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The principle of “purchase does not break rent” does not apply to sales to co-owners and joint landlords
If landlords sell their co-ownership share in a rented property to another co-owner/joint landlord, the selling co-owner will remain a landlord and obligated under the lease. According to an October 8, 2018 (8 U 111/18) Court of Appeal (Kammergericht) decision, section 566 (1) Civil Code (“purchase does not break rent”) does not apply in these cases.
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The Court of Appeal decided on a case in which two individuals as co-owners had rented a property to a tenant. One of the co-owners had subsequently transferred his co-ownership share to the other one so that only one owner was left. Only the remaining owner had then terminated the lease with the tenant.
In case of a sale of the rented property “to a third party,” section 566 (1) Civil Code provides for the purchaser to enter into the lease with all rights and obligations in place of the landlord. In particular, this is intended to protect the tenant. It should remain possible for the tenant to continue the use of the rental property in accordance with the provisions of the original lease.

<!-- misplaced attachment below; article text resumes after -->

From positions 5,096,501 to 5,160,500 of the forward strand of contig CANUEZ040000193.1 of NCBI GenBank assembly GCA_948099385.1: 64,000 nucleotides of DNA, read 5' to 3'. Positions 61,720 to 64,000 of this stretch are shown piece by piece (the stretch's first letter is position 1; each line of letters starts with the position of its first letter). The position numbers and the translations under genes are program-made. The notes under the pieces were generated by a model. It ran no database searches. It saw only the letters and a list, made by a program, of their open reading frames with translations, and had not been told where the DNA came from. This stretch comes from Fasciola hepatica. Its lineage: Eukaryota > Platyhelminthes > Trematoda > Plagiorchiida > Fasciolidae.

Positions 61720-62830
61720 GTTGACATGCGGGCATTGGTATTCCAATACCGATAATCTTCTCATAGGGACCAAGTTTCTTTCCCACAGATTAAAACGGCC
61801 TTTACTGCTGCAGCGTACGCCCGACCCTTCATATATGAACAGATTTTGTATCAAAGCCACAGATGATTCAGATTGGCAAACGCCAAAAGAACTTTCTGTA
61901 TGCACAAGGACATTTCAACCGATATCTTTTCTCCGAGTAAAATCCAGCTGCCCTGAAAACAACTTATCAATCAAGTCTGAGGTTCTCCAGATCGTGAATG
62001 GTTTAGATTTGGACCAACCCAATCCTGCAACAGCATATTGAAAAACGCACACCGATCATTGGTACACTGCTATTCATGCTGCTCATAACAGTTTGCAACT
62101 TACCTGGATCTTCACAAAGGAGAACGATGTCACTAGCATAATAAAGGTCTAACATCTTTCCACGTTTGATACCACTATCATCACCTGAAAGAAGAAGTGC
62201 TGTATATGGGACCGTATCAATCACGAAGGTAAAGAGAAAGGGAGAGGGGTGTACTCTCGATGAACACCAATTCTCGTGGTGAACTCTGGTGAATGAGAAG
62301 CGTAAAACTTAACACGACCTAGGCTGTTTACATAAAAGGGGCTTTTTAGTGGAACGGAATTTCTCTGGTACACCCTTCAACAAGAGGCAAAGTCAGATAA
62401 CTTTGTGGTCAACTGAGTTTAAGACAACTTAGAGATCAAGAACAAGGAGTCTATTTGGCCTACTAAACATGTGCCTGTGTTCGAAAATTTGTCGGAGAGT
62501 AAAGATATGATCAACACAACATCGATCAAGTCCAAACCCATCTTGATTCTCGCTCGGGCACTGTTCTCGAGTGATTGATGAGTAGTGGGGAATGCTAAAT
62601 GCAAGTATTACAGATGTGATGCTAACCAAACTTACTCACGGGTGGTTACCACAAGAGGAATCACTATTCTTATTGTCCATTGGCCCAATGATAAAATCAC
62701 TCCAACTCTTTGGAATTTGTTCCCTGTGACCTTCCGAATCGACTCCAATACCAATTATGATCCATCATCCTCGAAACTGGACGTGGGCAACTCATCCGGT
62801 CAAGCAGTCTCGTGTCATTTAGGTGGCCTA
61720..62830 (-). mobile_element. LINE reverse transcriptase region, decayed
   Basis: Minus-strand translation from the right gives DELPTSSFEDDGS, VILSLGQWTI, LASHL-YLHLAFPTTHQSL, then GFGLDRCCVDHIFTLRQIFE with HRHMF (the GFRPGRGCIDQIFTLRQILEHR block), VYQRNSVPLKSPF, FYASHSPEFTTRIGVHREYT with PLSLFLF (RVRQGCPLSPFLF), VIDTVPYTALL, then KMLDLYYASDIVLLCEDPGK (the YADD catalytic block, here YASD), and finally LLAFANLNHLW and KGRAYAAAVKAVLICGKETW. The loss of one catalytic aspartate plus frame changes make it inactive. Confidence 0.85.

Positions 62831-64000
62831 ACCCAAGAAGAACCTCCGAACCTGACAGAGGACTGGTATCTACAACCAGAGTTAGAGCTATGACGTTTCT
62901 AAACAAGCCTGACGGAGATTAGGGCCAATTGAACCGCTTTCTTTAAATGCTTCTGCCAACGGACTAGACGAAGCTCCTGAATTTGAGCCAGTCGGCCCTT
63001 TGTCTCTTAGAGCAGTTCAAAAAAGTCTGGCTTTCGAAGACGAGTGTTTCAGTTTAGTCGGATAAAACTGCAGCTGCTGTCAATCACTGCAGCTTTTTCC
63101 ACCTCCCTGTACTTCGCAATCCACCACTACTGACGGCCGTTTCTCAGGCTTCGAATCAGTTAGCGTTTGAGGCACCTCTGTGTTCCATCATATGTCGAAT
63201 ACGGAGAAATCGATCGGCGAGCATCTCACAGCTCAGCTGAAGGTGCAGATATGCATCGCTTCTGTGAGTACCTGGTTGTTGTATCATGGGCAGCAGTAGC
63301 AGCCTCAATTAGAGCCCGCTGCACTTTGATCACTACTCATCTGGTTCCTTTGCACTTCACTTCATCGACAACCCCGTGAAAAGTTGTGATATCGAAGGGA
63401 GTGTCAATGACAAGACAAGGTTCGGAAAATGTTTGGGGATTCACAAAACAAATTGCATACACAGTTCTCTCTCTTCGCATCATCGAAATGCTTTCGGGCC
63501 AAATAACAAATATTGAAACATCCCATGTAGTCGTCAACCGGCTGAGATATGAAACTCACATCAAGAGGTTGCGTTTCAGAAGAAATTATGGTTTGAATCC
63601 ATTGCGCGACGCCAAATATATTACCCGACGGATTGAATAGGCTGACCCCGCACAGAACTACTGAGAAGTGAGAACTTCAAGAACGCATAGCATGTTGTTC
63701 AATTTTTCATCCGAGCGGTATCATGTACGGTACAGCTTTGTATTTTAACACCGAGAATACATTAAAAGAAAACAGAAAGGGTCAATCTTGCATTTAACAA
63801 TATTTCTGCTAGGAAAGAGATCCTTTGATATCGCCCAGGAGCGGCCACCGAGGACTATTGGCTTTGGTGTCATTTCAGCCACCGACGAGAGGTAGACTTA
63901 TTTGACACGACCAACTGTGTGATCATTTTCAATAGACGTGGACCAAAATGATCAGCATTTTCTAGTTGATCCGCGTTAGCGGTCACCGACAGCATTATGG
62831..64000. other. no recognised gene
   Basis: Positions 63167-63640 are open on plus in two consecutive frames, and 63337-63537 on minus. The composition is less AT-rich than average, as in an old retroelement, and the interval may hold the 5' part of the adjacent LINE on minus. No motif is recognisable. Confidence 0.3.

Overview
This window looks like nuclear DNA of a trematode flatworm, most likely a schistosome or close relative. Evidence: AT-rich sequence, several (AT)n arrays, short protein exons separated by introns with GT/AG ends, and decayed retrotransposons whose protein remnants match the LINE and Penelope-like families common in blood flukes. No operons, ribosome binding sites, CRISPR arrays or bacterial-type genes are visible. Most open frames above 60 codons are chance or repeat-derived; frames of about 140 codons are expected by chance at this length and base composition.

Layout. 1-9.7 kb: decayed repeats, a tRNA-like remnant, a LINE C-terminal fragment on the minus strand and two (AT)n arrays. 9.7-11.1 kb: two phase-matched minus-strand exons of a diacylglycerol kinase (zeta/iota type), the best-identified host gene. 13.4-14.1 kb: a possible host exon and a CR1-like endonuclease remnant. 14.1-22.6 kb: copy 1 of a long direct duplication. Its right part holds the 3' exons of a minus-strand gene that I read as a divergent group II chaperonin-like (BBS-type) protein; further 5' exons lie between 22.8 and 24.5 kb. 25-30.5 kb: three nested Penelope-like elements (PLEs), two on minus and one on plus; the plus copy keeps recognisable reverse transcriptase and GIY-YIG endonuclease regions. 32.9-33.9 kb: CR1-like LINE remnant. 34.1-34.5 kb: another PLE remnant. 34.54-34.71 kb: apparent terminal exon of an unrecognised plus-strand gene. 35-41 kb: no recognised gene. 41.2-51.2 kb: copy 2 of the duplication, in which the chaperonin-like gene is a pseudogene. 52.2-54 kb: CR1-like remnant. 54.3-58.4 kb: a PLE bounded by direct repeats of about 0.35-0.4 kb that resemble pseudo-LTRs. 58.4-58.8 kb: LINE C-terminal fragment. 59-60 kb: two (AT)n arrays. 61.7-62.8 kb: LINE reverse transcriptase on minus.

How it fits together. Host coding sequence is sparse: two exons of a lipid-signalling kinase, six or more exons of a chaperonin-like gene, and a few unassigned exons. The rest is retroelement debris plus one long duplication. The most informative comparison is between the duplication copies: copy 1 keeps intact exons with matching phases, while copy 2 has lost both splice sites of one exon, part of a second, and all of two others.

The question as to whether section 566 (1) Civil Code may also be applied to this situation had previously not been clarified by a higher court. The Court of Appeal now decided that section 566 (1) Civil Code is not relevant.
In the court’s opinion, the transfer of a co-ownership share to another co-owner does not constitute a sale “to a third party” in accordance with section 566 (1) Civil Code, because the purchaser has already been a (joint) landlord before. In addition, the Court of Appeal held that the tenant would be placed in a worse position if section 566 (1) Civil Code were applied because he would lose the seller as a contracting party. However, this contradicts the legal purpose of the provision which is to protect the tenant.
Outlook and conclusion:
If co-ownership of a leased property exists and one co-owner transfers his ownership share to another co-owner, it should be taken into account that the selling co-owner continues to remain a landlord. The selling (former) co-owner must participate in all declarations regarding the lease (such as terminations). On the tenant side, it should be noted that all actions and declarations of intent within the scope of the lease must also be made to the former co-owner.